“The Saudis have grudgingly helped take some of the steam out of the market in the past few weeks. But if it is to keep playing this moderating role in the coming weeks, it shouldn’t be taken as an operational decision…The Saudis are well aware that, over the long run, the United States is going to kill the supply-side goose that laid OPEC’s golden egg.”

Bear in mind, US sanctions on Iran go back to November 1979, and have been tightened over the years but have not brought down the Iranian government or economy

A report to Congress in 2007 concluded, “ the overall impact of sanctions, and the extent to which these sanctions further US objectives, is unclear.”

What is clear is that oil is Iran’s most important export.

The Journal of Energy Security reports: “Iran is a member of Organization of the Petroleum Exporting Countries (OPEC) and it has the fourth largest proven oil reserves and second largest natural gas reserves in the world.   The 2011 CIA World Fact Book estimates Iran’s GDP purchasing power parity is $928.9 billion and ranks 17th in the world out of 226 countries. A July 2011 IMF estimate suggested that Iran’s export of oil and gas reached $100 billion and represents 78-85% of total exports.”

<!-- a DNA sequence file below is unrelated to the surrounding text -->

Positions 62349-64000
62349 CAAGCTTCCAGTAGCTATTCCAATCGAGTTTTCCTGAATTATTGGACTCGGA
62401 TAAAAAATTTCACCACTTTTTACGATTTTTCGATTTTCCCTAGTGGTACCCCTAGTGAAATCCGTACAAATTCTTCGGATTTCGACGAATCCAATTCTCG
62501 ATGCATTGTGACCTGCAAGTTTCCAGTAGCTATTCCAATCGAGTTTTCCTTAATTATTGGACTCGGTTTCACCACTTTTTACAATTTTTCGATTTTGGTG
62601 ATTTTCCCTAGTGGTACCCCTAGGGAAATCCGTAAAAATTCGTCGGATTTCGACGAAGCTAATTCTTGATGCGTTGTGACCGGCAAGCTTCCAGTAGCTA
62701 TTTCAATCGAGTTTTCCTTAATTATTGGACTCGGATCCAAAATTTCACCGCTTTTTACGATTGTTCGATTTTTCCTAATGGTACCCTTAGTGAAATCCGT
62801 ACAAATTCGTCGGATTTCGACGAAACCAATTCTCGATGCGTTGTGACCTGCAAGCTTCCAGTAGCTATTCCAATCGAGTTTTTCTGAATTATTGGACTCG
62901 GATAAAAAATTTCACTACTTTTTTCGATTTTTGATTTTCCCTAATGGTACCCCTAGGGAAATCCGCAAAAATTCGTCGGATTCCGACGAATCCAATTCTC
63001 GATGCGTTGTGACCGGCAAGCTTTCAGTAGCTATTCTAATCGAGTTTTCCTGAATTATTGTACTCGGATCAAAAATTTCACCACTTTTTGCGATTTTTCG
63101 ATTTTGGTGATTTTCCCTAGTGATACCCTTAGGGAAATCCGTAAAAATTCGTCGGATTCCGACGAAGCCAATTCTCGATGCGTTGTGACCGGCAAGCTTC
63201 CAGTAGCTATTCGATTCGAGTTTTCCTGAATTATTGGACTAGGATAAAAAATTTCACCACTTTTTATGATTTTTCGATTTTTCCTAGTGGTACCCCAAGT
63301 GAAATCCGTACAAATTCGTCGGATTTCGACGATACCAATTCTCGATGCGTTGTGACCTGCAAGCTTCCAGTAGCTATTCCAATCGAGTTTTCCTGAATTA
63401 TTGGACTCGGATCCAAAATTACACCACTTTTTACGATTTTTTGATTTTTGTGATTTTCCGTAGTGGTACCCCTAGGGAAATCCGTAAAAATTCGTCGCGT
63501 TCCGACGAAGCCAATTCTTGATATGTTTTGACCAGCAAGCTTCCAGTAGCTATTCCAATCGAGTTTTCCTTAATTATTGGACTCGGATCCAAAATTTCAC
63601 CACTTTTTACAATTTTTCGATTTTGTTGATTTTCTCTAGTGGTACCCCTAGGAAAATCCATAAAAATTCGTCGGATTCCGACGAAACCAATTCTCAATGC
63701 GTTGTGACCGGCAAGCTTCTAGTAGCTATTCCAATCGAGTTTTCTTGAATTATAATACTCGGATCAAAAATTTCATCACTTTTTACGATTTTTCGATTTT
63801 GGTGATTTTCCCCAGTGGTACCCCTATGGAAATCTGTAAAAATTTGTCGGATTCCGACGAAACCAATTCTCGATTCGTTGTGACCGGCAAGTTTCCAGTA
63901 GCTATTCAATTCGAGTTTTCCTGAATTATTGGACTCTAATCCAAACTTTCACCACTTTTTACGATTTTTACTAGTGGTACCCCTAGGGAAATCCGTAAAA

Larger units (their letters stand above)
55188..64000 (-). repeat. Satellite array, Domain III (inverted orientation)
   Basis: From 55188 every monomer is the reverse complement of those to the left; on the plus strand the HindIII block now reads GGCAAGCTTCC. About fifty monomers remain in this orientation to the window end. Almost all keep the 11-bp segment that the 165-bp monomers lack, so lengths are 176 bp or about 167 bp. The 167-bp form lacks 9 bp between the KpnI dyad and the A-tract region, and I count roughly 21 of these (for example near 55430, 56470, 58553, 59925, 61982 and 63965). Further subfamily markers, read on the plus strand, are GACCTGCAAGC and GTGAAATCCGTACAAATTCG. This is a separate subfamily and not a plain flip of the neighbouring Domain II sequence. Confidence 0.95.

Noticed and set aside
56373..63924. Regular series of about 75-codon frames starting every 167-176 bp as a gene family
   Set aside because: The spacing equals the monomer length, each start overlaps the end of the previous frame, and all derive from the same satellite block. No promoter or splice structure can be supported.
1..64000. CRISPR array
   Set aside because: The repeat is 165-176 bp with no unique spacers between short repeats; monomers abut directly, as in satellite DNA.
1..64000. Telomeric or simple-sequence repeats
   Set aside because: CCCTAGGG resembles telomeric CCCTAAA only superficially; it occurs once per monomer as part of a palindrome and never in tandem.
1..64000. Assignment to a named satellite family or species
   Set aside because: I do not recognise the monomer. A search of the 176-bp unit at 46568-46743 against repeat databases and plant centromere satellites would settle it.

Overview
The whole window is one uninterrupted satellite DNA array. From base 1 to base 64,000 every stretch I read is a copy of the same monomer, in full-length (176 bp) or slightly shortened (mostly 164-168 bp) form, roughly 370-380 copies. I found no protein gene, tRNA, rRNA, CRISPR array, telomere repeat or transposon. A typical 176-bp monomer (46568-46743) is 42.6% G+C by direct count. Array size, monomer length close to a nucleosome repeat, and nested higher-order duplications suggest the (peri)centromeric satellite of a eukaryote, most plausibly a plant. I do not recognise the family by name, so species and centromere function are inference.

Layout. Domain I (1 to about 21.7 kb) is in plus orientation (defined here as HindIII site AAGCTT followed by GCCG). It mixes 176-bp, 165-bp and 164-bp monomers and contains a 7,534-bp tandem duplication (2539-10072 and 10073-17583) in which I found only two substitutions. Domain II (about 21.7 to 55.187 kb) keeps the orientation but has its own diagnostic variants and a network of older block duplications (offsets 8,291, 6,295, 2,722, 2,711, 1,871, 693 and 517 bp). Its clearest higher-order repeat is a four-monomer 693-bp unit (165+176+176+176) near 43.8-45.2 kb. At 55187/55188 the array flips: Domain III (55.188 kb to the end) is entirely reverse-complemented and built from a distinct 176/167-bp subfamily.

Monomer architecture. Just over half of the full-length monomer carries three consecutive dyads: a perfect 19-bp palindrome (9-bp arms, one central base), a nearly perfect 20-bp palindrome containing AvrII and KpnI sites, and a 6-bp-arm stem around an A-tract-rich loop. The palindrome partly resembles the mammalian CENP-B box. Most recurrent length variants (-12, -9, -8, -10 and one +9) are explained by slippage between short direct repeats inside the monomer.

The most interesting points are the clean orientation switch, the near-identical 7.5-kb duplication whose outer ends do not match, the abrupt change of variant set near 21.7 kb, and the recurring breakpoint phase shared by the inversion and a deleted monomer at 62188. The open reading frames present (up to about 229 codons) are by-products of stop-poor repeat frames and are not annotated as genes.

Iran’s principal customers are India and China with 34% of the oil exports. Oil experts were speculating that inorder to find buyers, Iran would have to discount its price by as much as 15% but a 15% hike in oil prices has mitigated that.